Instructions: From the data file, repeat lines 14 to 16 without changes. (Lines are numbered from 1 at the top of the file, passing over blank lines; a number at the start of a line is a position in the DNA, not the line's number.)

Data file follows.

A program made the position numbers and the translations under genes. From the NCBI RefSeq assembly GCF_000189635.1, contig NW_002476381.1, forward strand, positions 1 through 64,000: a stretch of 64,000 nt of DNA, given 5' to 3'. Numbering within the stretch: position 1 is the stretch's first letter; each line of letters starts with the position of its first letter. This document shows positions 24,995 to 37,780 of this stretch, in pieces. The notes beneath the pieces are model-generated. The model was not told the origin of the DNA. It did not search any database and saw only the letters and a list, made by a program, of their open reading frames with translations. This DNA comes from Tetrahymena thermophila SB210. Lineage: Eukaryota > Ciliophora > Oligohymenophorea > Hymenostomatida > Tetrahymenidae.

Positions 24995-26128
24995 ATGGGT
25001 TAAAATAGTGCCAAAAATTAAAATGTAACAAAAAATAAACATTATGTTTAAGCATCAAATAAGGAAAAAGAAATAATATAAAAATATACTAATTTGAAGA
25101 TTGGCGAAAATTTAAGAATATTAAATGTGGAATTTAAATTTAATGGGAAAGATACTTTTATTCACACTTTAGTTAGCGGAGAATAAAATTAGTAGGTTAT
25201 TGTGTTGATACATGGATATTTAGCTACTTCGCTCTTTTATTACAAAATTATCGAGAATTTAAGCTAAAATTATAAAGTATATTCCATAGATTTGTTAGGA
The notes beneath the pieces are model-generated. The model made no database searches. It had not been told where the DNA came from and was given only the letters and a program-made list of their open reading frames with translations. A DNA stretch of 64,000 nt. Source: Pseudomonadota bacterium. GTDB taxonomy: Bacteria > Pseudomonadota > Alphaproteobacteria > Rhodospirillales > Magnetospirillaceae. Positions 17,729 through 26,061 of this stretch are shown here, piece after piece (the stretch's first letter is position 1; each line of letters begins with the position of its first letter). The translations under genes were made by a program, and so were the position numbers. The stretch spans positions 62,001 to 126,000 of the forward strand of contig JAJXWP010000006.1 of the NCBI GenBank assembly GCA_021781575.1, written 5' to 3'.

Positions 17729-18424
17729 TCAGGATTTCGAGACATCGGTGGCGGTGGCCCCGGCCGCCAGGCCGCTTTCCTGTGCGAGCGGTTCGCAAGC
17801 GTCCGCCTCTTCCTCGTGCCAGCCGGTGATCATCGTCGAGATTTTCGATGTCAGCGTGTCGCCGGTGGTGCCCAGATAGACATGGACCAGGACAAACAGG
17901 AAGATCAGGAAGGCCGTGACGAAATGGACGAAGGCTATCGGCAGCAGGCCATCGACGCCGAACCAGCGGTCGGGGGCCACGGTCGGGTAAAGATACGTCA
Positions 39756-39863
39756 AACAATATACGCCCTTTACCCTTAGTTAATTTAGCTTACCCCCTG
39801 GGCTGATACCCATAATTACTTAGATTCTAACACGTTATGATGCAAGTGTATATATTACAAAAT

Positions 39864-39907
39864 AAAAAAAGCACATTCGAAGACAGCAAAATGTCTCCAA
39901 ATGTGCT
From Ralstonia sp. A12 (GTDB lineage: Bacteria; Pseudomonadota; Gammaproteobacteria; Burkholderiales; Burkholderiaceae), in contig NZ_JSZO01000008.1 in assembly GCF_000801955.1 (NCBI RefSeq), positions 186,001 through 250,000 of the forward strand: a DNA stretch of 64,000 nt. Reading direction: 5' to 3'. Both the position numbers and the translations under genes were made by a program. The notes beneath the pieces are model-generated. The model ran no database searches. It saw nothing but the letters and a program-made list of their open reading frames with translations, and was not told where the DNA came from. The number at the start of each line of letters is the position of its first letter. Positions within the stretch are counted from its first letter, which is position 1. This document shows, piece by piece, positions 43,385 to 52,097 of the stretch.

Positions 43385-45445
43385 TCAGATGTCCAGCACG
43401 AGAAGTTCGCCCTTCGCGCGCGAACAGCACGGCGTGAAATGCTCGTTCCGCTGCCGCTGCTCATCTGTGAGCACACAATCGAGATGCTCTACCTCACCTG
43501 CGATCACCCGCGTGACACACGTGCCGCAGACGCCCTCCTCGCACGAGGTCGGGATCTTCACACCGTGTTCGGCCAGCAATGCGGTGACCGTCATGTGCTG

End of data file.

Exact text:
39801 GGCTGATACCCATAATTACTTAGATTCTAACACGTTATGATGCAAGTGTATATATTACAAAAT

Positions 39864-39907
39864 AAAAAAAGCACATTCGAAGACAGCAAAATGTCTCCAA